But beyond that, there is also an earnestness that seems to permeate Chinese society. I think, perhaps at the risk of over-generalizing, that life in modern China is shaped by a basic optimism and sense of possibility and opportunity. One of my most fundamental impressions of China is of a nation obsessed with building itself—I just don’t think anyone has a vision of the end result.

Which brings me to my reason for coming to China in the first place. I was interested in how China is responding to and dealing with the drastic environmental change wrought by its rapid development. As you might imagine with a topic like that, I hardly scratched the surface, let alone plumbed the depths (especially given China’s many distractions – so many cuisines, so little time). But in broad terms, I think the right way to think about China’s environmental future lies in some accommodation between two basic truths.

The first is that China has done a great deal, perhaps more so than any other country in the world at a comparable stage of development, to blunt the environmental impact of its development. China’s people have no desire to tolerate severe air, water, and soil pollution, and its leaders are eager to move the country to a less-resource-intensive, greener economic model (they, too, read reports claiming that the next economic revolution will be a green one!). In short, China gets it.

The government has set out a number of policies to minimize resource consumption, improve energy efficiency, and, more recently, to control its greenhouse gas emissions. China has programs that are little-known, but of staggering scale, to encourage afforestation and the use of renewable energy in rural areas. Environmental NGOs represent one of the most vibrant civil society sectors in China, and green consumerism and corporate social responsibility are growth areas. In these and several other respects, I believe China has made a serious effort to set out a vision for sustainable development, which again to its credit nobody has really ever done (despite constant references to sustainability in Europe and the US). You certainly don’t find a model for sustainable growth in the records of Western countries!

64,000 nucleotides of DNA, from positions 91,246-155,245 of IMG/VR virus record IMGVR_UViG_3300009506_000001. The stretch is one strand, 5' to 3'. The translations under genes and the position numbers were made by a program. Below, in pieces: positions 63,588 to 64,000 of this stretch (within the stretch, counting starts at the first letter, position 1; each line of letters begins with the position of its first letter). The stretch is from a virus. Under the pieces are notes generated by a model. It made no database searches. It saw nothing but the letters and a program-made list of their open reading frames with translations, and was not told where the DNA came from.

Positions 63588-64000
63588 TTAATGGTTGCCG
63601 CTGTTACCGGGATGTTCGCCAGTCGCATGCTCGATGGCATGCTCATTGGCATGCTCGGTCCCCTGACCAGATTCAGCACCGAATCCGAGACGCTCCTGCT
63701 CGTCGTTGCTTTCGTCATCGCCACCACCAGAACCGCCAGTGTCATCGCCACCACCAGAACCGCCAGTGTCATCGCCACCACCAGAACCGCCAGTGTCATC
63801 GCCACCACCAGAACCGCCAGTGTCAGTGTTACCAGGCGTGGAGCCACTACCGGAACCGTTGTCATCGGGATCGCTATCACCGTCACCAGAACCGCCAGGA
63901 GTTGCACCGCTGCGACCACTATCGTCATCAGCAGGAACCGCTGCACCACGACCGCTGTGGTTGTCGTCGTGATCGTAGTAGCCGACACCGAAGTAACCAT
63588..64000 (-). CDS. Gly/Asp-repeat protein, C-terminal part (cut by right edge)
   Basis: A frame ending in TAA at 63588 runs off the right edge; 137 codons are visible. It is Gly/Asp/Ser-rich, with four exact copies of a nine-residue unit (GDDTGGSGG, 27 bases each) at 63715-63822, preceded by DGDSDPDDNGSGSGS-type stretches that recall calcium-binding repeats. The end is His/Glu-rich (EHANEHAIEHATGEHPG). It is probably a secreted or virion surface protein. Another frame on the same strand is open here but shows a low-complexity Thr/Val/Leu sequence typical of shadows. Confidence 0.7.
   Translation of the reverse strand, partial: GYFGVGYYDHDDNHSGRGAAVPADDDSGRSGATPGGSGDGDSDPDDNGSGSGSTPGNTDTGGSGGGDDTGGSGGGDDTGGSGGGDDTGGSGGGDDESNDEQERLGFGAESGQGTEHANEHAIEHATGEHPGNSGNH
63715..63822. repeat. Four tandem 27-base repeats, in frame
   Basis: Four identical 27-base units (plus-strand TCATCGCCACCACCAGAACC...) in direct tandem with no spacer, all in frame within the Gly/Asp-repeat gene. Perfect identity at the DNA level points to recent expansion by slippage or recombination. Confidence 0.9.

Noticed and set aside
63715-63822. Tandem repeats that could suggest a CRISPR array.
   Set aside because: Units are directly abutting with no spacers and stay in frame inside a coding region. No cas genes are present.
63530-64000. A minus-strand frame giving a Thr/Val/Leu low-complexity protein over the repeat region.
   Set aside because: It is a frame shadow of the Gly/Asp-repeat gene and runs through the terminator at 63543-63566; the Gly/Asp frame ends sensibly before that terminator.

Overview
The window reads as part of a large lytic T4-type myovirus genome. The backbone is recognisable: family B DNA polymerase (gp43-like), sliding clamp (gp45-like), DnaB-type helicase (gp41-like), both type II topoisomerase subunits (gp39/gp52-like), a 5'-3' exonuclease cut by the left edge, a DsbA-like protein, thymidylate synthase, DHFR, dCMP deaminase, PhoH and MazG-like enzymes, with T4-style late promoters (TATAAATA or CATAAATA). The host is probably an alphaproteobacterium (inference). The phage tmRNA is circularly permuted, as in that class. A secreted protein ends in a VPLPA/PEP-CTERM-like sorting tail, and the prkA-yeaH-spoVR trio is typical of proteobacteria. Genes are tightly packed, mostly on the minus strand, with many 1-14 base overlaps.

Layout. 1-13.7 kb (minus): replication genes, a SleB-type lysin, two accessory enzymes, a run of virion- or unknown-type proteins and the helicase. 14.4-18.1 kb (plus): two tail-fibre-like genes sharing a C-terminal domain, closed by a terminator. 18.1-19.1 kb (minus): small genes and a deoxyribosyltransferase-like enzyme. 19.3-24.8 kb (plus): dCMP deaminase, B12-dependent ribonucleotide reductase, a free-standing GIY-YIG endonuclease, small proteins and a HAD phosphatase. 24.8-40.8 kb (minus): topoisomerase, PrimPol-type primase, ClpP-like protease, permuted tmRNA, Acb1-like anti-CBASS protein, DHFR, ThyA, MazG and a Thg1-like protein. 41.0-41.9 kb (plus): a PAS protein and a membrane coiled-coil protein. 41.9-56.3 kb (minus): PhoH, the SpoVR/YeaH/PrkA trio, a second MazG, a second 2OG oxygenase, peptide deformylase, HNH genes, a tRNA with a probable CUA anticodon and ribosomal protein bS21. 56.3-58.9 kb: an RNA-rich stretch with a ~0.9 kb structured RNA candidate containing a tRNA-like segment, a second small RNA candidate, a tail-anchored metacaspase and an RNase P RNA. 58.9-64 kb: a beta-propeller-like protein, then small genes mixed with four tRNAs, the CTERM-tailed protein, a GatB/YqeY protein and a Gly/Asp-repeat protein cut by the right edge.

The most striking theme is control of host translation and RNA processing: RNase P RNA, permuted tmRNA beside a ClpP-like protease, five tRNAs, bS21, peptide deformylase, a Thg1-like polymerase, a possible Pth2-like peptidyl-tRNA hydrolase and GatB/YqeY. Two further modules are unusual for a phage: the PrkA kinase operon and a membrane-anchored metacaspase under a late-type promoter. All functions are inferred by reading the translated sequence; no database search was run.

But the other side of the equation is that China’s efforts do not come close to preventing or ameliorating devastating ecological consequences, both for itself and the world at large. For one thing, some its accomplishments, which look impressive on paper, are paper tigers. Torrid growth in renewable energy, for example, masks serious issues with actually channeling the electricity produced to the grid. Greenwashing is common – China has a phrase, shengtai wenming, or “ecological civilization,” that seems to mean little apart from appearing on signage against a green background. But even more serious are the macro-scale, out-standing sustainability challenges that China will need to tackle over the next thirty to fifty years.

The first of these is to decrease the proportion of coal in its energy mix. Coal is extremely dirty, both from the perspective of environmental health and its contribution to climate change. However, it is cheap and abundant, promoting both energy security and grist for rapid industrial development. While there are many efforts to burn coal more cleanly, or to sequester its carbon content during combustion, there is little in the way of proven technology, and widespread deployment of these technologies is likely to be extremely expensive. Large infusions of cash, and the attention of thousands of researchers, are needed if these kinds of technologies can be made commercially viable.